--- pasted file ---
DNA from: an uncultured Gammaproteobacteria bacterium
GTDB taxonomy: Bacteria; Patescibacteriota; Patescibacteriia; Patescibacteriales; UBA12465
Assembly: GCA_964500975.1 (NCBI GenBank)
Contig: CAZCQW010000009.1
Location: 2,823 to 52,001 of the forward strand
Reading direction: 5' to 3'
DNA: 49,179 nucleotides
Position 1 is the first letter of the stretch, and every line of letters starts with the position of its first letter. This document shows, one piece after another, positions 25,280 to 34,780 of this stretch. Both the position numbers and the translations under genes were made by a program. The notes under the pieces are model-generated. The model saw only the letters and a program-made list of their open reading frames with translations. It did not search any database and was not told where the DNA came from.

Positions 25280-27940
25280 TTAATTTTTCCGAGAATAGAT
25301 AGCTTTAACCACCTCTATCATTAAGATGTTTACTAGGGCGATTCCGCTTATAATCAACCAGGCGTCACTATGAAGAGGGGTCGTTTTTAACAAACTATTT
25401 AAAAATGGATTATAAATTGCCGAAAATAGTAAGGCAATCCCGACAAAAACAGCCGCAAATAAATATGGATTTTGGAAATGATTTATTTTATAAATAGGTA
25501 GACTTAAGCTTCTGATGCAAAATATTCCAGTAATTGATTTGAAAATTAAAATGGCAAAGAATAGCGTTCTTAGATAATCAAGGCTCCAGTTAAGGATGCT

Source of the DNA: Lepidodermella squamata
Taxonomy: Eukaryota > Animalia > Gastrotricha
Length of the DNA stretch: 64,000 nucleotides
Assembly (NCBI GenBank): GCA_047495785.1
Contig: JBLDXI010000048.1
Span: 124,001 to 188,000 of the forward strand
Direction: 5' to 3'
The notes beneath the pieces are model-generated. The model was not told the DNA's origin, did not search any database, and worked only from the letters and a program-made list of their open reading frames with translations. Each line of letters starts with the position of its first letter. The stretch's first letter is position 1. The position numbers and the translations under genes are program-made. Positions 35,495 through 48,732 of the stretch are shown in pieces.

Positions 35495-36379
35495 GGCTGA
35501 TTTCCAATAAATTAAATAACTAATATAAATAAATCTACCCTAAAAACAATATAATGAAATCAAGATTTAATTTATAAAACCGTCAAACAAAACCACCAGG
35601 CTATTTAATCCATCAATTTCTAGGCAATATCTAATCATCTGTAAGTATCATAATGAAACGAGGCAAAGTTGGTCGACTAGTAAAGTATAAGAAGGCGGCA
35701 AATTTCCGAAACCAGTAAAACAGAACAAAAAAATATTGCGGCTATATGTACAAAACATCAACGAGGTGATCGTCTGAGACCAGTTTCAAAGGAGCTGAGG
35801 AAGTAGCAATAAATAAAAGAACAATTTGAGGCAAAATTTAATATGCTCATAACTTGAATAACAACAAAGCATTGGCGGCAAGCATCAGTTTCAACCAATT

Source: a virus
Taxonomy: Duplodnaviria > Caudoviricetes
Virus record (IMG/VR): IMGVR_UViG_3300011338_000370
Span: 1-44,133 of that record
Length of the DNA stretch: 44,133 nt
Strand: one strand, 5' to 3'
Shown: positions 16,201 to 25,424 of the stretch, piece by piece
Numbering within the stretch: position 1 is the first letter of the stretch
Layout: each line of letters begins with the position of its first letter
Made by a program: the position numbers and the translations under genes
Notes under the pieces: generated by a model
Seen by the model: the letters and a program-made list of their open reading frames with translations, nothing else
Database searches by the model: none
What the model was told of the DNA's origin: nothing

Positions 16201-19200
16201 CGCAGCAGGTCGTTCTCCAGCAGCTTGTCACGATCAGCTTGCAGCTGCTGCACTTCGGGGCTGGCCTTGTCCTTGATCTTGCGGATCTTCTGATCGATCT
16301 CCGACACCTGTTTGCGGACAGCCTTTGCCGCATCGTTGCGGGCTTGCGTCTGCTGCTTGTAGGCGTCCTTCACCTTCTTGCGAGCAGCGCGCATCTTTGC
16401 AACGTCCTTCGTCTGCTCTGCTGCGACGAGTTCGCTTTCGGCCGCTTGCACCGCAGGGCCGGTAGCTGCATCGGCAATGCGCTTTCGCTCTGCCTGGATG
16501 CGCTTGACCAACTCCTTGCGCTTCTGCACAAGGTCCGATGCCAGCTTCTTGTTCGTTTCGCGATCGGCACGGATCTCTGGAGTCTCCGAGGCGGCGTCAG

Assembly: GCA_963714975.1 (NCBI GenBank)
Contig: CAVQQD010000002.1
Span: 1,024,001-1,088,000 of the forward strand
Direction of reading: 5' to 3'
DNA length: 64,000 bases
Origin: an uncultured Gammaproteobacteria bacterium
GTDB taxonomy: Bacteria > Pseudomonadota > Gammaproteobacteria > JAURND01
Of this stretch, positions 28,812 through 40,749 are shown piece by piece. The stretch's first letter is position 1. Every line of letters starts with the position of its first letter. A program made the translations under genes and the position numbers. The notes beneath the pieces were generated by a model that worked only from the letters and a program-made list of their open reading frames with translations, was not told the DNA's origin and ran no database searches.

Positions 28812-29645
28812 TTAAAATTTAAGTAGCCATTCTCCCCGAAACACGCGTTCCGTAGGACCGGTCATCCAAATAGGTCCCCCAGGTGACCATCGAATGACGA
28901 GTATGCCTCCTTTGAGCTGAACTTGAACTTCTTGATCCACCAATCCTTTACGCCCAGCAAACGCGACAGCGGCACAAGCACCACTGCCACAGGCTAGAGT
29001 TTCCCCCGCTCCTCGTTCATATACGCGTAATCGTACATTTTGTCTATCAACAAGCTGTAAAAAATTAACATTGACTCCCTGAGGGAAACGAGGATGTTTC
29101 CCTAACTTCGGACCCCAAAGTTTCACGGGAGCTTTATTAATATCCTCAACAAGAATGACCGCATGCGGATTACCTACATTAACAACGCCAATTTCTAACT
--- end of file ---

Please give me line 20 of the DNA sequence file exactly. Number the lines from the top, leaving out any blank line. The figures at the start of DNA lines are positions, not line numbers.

Direction: 5' to 3'